Ask the right questions to help LGBT people thrive
This February sees the 10th anniversary of LGBT History Month in the UK. It aims to promote equality, raise awareness of prejudices, and celebrate the lives and achievements of the lesbian, gay, bisexual and trans (LGBT) community.
I like to think of myself as quite a pragmatic kind of gal, so a few years ago I decided to move to a beautiful part of rural north-west England to retrain as a mental health nurse. Life was on the up. I immersed myself in rural life and my studies, and looked forward to the challenges along the way. My sexuality had never been an issue, and having ‘come out’ many moons ago, it was something I felt I did not need to repeat.
Having previously worked in a largish city, I had not experienced a great deal of discrimination at being ‘out’ to my colleagues at work. There was always some banter, which goes along with working in a close team, but I was fortunate enough to be in a position to be open about my sexuality.
Like most students, I was looking forward to my placements. I was pleased when my first few were in ward settings, as I had previous experience in these environments. Unfortunately, my previous experiences had not prepared me for the homophobic jokes and remarks that were a regular occurrence on these placements.
Sadly, these remarks were sometimes in reference to clients. The atmosphere was tense, and I am sad to say that at the time I did not challenge this. I quickly became isolated from the team as I felt I could not be open about my sexuality, and I felt uncomfortable within the environment.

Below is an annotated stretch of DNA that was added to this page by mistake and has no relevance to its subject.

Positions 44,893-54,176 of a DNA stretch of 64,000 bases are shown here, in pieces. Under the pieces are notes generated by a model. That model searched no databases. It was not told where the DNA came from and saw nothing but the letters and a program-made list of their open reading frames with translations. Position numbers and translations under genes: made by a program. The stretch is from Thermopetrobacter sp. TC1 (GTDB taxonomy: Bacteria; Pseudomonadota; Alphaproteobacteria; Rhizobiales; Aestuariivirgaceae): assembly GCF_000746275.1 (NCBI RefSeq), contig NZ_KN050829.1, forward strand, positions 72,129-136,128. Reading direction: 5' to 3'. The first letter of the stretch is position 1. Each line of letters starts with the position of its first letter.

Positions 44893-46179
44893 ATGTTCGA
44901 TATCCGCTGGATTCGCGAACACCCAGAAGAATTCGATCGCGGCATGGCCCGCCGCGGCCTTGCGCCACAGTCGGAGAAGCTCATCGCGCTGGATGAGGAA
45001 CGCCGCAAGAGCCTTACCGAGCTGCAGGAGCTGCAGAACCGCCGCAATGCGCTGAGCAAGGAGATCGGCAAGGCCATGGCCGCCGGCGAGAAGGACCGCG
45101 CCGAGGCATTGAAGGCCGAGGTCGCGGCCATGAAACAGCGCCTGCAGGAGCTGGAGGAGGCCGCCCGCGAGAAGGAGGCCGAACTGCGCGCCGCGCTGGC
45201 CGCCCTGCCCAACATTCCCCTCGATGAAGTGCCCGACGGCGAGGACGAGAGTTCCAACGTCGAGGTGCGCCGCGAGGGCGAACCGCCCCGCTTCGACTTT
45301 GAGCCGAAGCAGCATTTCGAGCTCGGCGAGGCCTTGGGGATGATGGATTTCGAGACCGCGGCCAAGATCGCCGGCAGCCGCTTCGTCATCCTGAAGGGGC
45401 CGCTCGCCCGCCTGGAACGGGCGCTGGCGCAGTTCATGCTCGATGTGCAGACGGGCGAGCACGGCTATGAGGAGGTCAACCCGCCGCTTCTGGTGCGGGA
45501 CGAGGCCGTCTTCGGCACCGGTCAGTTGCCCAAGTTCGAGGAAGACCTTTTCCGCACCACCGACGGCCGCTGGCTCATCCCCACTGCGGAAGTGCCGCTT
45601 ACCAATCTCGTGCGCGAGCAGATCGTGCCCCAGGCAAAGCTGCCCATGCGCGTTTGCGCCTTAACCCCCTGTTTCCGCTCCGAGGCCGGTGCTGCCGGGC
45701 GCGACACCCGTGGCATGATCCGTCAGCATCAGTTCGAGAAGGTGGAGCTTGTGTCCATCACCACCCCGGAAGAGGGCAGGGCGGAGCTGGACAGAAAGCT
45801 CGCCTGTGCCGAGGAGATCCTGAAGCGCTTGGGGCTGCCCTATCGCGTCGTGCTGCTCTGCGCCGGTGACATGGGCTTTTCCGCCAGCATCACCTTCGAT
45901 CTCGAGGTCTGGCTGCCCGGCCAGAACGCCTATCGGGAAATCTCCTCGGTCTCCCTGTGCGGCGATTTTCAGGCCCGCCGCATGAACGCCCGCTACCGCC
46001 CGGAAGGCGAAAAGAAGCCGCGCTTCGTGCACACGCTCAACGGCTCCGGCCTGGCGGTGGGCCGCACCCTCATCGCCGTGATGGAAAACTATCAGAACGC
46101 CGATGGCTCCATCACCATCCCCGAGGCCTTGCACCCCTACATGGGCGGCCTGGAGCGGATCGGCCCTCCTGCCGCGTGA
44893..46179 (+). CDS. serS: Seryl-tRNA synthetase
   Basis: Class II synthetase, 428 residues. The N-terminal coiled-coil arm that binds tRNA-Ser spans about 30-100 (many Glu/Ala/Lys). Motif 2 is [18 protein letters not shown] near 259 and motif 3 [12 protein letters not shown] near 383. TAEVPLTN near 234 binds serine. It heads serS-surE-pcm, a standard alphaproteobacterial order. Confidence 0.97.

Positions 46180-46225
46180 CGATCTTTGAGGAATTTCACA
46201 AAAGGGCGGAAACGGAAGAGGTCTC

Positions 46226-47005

The rest of my placements, I am glad to say, were the complete opposite. But my previous experiences made me think twice about being open about my sexuality, and I continued to feel isolated from the team. Working in a rural part of the world where access to good mental health services is a challenge irrespective of sexuality, I struggled with the question of how we as professionals can provide a service that is based on equality when we cannot treat our staff with the same respect.
It was a great mentor in my second year of training that helped me through this struggle, simply by asking about my sexual orientation. This enabled me to feel more at ease within the team, and gave me the confidence to challenge others.
Studies have shown that members of the LGBT community have higher levels of poor mental health than the general population, largely due to homophobic discrimination and social isolation, which are all too common in rural settings.
Limited access to mental health services can also mean limited practitioner understanding of what works, and what is needed for people who have mental health problems and also happen to be LGBT.
My experiences have taught me that, as practitioners, we need to have a greater awareness of the mental health needs of LGBT people. Routine inclusion of sexual orientation in data collection would help change practice, and increase our understanding of people who are already in a difficult place and do not need to face unnecessary prejudice.
About the author
Jenn Rawles is a community mental health nurse in Cumbria